ALAN: When you were a kid and your father made you wait for something you truly wanted. You went through a lot of pain. Is this right? It wasn’t easy. He had good intentions. He knew that someday you would be faced with certain situations where you would put into practice, this lesson of waiting on others. In other words, patience.

JIM: When I was a kid I got all I asked for. My father probably taught me these certain lessons but I can’t remember that where him not making me wait showed me patience. I probably learned somewhere else.

ALAN: This explains why you act like you do on the road. I see how you act is a reflection of how you were taught and treated as a kid. You can’t truly have patience if you were given things all your life. Just because life is given to you on a silver platter you believe that all others fall into that category

JIM: That is not entirely true either. There are many instances in my life in which required patience. Instances where the definition of patience requires a whole different meaning.

ALAN: Really, What could they be? Explain to me what you mean. Certainly growing up poor I believe that patience is achieved easily. How could you possibly know?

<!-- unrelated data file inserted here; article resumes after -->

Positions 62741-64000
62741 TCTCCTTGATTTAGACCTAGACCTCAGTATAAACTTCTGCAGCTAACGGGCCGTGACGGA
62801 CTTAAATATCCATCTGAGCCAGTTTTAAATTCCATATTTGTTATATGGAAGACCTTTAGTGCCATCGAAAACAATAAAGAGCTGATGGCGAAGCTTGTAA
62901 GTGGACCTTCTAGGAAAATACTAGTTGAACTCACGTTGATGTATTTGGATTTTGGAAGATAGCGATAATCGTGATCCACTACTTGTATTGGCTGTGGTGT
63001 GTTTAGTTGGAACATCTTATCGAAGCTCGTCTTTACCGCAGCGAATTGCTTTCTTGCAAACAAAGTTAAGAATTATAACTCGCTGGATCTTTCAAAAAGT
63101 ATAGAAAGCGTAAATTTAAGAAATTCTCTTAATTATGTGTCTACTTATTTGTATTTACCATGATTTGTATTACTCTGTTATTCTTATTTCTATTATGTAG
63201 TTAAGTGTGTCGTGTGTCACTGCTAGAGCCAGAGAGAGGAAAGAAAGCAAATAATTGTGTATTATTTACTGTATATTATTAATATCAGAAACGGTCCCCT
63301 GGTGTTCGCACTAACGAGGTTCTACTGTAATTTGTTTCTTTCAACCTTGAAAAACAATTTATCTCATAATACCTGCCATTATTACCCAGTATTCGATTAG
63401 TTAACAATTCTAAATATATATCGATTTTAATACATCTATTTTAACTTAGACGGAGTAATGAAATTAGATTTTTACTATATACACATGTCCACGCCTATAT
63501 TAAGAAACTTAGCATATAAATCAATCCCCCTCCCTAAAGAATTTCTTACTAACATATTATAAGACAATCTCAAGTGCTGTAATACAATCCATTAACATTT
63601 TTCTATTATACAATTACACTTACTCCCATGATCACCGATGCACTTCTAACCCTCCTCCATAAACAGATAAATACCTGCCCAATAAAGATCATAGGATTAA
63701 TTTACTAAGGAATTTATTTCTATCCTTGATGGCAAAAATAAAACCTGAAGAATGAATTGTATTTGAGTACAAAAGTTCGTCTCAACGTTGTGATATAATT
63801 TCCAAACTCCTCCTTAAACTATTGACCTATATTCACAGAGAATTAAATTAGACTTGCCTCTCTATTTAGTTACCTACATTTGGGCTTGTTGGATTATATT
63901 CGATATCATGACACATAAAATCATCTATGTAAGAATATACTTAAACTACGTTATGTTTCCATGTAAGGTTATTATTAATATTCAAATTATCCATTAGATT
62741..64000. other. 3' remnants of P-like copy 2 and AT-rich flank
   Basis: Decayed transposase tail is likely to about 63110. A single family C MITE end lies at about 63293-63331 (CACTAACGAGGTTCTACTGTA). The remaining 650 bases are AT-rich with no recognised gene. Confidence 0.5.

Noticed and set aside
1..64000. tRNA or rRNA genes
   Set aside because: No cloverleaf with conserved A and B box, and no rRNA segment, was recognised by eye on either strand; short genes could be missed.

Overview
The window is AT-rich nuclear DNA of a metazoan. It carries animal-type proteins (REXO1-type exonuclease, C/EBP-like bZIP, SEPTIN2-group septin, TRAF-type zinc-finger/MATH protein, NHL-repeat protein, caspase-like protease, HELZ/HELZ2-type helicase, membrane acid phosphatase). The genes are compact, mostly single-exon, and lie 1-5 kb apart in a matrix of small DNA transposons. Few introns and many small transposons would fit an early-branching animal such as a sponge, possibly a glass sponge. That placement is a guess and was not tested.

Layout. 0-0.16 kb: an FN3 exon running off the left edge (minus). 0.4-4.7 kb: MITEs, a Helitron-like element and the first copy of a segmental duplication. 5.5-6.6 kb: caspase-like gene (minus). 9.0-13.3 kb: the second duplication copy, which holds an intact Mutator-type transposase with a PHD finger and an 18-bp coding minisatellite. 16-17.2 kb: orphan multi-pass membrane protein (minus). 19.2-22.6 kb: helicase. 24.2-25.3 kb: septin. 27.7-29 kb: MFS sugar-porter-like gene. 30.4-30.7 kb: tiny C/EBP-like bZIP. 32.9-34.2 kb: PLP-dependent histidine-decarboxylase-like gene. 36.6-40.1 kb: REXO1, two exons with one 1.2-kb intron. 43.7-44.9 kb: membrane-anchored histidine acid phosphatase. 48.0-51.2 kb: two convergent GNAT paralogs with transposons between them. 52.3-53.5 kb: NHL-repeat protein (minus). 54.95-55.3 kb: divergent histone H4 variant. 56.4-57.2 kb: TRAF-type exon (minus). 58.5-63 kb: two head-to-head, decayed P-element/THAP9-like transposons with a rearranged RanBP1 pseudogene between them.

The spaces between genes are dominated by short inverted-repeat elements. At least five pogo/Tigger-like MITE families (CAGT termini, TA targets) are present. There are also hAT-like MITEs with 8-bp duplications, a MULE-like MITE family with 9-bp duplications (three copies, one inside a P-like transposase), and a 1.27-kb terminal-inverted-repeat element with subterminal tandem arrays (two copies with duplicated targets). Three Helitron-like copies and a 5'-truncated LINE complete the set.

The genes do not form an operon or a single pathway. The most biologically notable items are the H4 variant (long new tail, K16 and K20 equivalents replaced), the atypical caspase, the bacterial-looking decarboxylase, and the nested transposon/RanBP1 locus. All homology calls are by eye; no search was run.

JIM: Patience seems to be something you feel that you have mastered. But if this is the case why do you to feel that it is important to run over everyone on the street, in order to meet your own motives? These actions make you as guilty as me. You say that you know what patience is and that you have patience. Instead I believe that you have no better degree of patience than I.

ALAN: How would you truly know? What is your meaning of patience? What could you have possibly have gone through at a young age that would prove patience? I can see where you would think that I don’t show patience. It appears that my motives were more important than yours. It also does show that I had total disregard your feelings and motives for what you were doing.

JIM: You then are admitting that patience can be achieved differently. And that the meaning of patience may truly mean something else. Right?

ALAN: You may be correct. What might your idea of patience be?